American consumers may not allow businesses to stay on the fence. When Uber drivers failed to honor a New York City cabbie strike Saturday to protest the traveler ban, a #DeleteUber movement was born. Lyft moved into the breach with a pledge to donate $1 million to the American Civil Liberties Union.
Ford Executive Chairman Bill Ford and CEO Mark Fields
In a memo to employees, they said they do not support the ban. “Respect for all people is a core value of Ford Motor Company, and we are proud of the rich diversity of our company here at home and around the world,” they wrote.
Amazon CEO Jeff Bezos
Bezos sent a memo to all of his employees stating, “This executive order is one we do not support,” and the memo listed several actions the company was taking to opposed the order.
“We’re a nation of immigrants whose diverse backgrounds, ideas, and points of view have helped us build and invent as a nation for over 240 years…. It’s a distinctive competitive advantage for our country—one we should not weaken.”
Coca-Cola Chairman and CEO Muhtar Kent
Kent said in a statement that “the Coca Cola (CCHGY) Company is resolute in its commitment to diversity, fairness and inclusion, and we do not support this travel ban or any policy that is contrary to our core values and beliefs.”
Bank of America CEO Brian Moynihan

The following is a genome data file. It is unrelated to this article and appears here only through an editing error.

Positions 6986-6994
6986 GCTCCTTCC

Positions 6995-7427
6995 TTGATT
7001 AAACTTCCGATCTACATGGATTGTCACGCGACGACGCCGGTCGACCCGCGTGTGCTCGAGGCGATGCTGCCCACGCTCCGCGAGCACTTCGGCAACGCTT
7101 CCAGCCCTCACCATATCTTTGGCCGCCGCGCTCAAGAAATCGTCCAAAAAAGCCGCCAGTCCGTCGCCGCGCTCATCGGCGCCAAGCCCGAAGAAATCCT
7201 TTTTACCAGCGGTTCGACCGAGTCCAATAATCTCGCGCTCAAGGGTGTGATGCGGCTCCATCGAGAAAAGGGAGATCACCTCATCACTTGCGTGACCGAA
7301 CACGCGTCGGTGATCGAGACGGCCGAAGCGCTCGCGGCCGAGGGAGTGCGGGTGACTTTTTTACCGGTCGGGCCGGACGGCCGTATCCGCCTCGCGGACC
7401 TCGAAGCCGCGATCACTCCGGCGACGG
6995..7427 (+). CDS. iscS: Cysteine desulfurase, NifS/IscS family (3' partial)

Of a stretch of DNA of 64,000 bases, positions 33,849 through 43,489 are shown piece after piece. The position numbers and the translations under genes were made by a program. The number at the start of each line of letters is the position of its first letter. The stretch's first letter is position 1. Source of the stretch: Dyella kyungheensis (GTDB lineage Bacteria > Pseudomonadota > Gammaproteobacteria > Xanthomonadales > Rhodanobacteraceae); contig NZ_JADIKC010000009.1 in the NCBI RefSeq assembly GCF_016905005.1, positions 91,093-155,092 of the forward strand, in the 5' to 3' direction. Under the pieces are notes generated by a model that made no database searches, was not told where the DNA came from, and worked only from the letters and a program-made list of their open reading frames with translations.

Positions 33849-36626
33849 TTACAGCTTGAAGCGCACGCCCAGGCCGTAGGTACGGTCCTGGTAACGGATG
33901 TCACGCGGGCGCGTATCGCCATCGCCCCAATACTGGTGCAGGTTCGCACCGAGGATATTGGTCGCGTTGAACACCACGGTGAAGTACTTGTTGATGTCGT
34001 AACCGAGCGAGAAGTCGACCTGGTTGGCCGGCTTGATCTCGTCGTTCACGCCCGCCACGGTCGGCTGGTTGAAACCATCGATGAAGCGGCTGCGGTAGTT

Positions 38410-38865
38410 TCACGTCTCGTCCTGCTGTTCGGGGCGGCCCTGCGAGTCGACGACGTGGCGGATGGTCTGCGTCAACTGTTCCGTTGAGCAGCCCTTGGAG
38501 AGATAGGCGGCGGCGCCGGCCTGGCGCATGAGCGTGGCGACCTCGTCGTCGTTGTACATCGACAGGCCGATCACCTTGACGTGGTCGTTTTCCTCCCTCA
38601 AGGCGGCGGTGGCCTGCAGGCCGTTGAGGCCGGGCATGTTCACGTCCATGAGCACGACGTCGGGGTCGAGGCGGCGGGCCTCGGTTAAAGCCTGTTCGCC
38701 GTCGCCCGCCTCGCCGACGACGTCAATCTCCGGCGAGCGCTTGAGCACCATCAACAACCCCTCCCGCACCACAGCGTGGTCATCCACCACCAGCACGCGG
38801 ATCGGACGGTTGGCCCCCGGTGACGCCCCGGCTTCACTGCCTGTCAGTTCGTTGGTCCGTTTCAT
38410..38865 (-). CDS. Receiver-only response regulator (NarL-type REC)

“As a global company, we depend upon the diverse sources of talent that our teammates represent,” Moynihan wrote in a memo to employees. He added, “In view of this, we are closely monitoring the recent refugee- and immigration-related executive order in the United States, and subsequent developments.”
Uber CEO Travis Kalanick
Kalanick wrote in a Facebook post that he’s committed to helping Uber drivers affected by Trump’s “unjust immigration and travel ban.”
“Drivers who are citizens of Iran, Iraq, Libya, Somalia, Sudan, Syria or Yemen and live in the U.S. but have left the country, will not be able to return for 90 days. This means they won’t be able to earn money and support their families during this period,” Kalanick said.
New York Times Co. CEO Mark Thompson and Times publisher Arthur Sulzberger
“We are committed to diversity of talent, thought and ideas and the fair and equal treatment of all employees, whatever their background,” they said in a memo to staff. “We will do everything in our power to support and protect every one of our colleagues, regardless of their race, country of origin, and religion or belief system.”
Google (GOOG) sent a memo to its employees urging anyone with a visa or green card from one of the banned countries to cancel travel plans.
“Please do not travel outside of the U.S. until the ban is lifted. While the entry restriction is currently only in place for 90 days, it could be extended with little or no warning,” reads the memo, which was reviewed by CNN.
Microsoft executive Brad Smith
Microsoft (MSFT, Tech30) said it employs 76 people that could be affected by the ban. Smith said in an email to employees, which was shared on LinkedIn, that it will provide “legal advice and assistance” to those affected.
Twitter CEO Jack Dorsey
Dorsey called the potential impact of Trump’s decision “real and upsetting.”
LinkedIn CEO Jeff Weiner
Weiner said “all ethnicities should have access to opportunity, calling it a “founding principle” of the United States.